Time is an equal opportunity giver. No one gets more or loses it without choice. The truth is everyone gets the same amount of time in their day…24 hours or 1,440 minutes to be exact. And no one can magically make it speed up or slow down for them.
So why is it that some people seem to have way more time than others? Why is it that some can accomplish more in the first quarter of the day than most people do in a full day? Why does it appear that some people are able to find time for everything while others can’t even find the time to catch up?
The answer lies in the approach. You see, how you approach your day will determine what you get from it. Those who prepare are equipped to maximize their allotment. They are excellent stewards of the time given to them. They don’t squander it by wasting precious moments. They schedule time into their schedule to schedule time. Meaning they have a plan of action to get things done. Benjamin Franklin once said, “For every minute spent in organizing, an hour is earned.”
Here are 3 tips to schedule your time better:
1) Don’t End Today Until Tomorrow Is Planned
Make it a habit of ending your day by making sure you have a game plan for the next. If you wait to plan your day when it arrives you are already late to the game. You’ll end up living reactively rather than proactively. Everything will get your attention because you haven’t determined what should even be allowed to get your attention. Things may not go exactly as planned, especially if you operate in a mixed variable type of schedule, but at least you have a game plan to keep you on track.
2) Protect Your Schedule From Vampires
Vampires are things like: TV, YouTube, Social Media, Ad hoc meetings, daydreaming, etc…they suck productivity out of your day. If you allow these vampires a place in your day, they will bleed you dry. You have to keep yourself protected against distractions and derailments. Learn to say, “NO!” The truth is, whenever you say, “Yes” to something you are in a sense saying, “No” to something else anyway. Every time you say, “Yes” to a distraction you are saying, “No” to productivity, so learn to say, “No” to the good so you can say, “Yes” to the best.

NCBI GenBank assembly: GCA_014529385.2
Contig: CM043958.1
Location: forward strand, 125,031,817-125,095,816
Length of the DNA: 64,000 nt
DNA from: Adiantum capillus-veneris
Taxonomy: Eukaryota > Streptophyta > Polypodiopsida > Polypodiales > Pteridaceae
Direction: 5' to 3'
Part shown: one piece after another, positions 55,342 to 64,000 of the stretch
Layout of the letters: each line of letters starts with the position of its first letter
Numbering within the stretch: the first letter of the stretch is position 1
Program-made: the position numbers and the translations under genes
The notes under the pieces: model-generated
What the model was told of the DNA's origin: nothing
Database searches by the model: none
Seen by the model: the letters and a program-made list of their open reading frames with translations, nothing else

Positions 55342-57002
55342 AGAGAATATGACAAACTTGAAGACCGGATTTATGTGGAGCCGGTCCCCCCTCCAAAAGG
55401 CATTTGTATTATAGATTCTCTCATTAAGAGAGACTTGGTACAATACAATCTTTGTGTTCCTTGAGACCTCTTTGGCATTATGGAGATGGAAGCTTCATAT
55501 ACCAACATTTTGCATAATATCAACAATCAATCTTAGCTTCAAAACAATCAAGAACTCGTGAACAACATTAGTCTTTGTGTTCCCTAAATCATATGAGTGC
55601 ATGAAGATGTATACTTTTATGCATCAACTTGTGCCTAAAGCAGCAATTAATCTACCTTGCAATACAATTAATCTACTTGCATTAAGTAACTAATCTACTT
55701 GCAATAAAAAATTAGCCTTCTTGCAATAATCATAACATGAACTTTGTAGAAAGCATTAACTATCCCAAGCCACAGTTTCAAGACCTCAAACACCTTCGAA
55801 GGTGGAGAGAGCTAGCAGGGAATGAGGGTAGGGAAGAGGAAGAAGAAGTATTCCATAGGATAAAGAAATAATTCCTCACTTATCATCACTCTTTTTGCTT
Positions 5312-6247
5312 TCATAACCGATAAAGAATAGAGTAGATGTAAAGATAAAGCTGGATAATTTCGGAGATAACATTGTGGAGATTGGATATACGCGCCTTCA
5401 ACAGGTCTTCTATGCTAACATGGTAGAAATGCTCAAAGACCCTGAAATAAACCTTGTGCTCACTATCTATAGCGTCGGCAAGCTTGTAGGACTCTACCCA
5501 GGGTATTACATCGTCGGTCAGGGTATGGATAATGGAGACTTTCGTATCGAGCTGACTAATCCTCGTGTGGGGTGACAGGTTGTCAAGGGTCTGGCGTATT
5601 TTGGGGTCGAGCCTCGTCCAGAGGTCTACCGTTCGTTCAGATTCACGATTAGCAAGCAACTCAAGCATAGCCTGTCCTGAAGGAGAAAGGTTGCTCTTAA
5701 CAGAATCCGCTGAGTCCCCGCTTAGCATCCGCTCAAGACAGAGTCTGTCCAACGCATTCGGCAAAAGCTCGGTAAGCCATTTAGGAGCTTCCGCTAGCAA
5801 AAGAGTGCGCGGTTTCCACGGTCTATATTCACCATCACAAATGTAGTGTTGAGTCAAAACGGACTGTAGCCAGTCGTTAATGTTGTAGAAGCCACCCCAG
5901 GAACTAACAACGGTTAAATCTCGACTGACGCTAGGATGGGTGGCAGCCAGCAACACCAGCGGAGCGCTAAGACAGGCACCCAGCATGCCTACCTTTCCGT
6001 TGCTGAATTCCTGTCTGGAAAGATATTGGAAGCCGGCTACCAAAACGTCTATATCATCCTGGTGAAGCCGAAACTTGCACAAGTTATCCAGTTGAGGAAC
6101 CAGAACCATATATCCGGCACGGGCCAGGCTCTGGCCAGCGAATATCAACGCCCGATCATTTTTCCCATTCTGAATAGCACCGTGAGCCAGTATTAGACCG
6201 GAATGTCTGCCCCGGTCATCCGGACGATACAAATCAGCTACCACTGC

3) Envision A Plan, Execute The Plan, Then Evaluate The Plan
Look into the future and envision what your priorities should be. Have the foresight to clearly define what your goals are. You can’t hit what you’re not aiming at. Get a plan in place that helps you work to your destination. Then you need to execute the plan. This takes discipline to keep moving one step closer to that goal every day. Execute relentlessly until you have attained your desired outcome. But remember you always need to evaluate the plan to see what worked, what didn’t work, and why it happened the way it did. You need to study your successes as much as your failure so you specifically know what you learned. The more you evaluate, the more you can improve the process.